Research on the detection of deception, via non-verbal cues, has shown that people's ability to successfully discriminate between truth and deception is only slightly better than chance level. One of the reasons for these disappointing findings possibly lies in people's inappropriate beliefs regarding ‘lying behaviour’. A 64-item questionnaire originally used in Germany, which targets participants' beliefs regarding truthful and deceptive behaviour, was used. The present study differed from previous research in three ways: (i) instead of a student population, police officers and lay people were sampled, (ii) both people's beliefs regarding others' deceptive behaviour and their beliefs regarding their own deceptive behaviour were examined, and (iii) both non-verbal cues to, and content characteristics of, deceptive statements were examined. Results were consistent with previous studies, which found significant differences between people's beliefs regarding deceptive behaviour and experimental observations of actual deceptive behaviour. Further, police officers held as many false beliefs as did lay people and finally, participants were more accurate in their beliefs regarding their own deceptive behaviour than they were in their beliefs regarding others' behaviour.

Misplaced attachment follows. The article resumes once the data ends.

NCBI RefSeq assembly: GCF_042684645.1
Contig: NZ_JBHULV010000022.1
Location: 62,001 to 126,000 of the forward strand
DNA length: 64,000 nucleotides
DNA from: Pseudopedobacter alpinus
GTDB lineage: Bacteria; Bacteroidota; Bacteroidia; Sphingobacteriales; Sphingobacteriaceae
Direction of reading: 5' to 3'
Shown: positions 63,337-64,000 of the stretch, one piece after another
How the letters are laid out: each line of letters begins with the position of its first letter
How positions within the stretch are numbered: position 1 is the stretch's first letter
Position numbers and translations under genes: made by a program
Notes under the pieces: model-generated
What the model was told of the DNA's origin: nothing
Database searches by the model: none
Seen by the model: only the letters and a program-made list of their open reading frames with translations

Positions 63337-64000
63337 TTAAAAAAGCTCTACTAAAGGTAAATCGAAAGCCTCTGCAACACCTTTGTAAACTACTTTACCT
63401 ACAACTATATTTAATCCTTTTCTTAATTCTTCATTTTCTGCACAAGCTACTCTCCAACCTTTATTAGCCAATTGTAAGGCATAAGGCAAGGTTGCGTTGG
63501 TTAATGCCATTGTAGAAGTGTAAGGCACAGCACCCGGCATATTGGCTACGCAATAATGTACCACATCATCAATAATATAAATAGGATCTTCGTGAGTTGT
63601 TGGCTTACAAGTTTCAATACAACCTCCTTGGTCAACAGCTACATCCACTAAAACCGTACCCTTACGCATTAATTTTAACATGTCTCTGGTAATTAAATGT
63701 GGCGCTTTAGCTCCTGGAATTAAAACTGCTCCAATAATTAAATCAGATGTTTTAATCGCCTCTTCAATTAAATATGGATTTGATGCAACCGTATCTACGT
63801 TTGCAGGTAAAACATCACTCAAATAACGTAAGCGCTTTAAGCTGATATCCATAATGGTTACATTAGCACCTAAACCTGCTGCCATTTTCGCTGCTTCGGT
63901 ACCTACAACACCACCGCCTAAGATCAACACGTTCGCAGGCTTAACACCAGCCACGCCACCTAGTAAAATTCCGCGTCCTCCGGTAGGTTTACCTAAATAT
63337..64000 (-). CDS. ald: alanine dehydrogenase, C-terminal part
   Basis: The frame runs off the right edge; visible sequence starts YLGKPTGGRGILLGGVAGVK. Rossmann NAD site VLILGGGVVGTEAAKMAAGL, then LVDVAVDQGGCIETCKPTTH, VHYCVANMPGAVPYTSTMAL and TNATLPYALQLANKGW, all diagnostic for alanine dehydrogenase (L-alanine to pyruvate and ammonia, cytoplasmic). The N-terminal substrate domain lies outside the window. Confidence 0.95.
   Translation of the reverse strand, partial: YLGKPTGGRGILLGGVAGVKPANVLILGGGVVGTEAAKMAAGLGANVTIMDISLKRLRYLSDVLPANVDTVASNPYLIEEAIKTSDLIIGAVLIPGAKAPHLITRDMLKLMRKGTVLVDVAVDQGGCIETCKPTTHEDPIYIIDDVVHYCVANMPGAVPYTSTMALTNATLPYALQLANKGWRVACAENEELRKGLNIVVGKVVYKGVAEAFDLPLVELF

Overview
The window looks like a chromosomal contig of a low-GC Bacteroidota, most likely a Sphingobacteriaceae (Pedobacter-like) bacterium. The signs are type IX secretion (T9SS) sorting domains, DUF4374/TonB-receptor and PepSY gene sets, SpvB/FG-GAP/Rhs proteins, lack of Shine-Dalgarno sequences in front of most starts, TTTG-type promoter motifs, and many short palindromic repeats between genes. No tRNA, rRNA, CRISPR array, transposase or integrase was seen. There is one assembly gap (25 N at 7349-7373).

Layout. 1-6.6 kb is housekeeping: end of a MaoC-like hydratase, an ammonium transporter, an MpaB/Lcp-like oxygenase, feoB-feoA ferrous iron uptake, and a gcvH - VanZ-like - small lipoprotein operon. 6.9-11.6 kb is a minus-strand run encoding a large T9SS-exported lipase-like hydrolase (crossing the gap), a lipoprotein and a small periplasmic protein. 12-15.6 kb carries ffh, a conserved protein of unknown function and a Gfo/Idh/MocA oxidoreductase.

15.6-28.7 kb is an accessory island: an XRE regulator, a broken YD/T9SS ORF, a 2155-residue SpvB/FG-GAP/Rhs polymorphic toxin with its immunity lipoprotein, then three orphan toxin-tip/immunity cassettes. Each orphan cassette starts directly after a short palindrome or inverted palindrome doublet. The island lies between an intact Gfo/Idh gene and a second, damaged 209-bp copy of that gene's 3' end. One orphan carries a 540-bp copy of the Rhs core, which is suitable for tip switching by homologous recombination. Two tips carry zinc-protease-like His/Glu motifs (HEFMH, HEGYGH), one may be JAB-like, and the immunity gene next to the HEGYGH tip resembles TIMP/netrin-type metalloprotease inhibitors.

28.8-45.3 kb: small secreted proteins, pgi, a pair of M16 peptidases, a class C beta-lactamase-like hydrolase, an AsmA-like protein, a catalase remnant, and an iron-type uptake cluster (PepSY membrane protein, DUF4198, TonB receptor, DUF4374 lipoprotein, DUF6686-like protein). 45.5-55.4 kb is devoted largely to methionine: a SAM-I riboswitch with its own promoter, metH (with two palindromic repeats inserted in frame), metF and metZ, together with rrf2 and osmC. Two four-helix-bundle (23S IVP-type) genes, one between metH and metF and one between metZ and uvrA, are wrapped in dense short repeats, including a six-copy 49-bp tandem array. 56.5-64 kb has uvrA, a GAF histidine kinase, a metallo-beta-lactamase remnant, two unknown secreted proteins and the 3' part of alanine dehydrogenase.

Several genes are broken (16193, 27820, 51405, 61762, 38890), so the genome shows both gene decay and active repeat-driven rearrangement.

|Number of pages||11|
|Journal||Applied Cognitive Psychology|
|Publication status||Published - Dec 1996|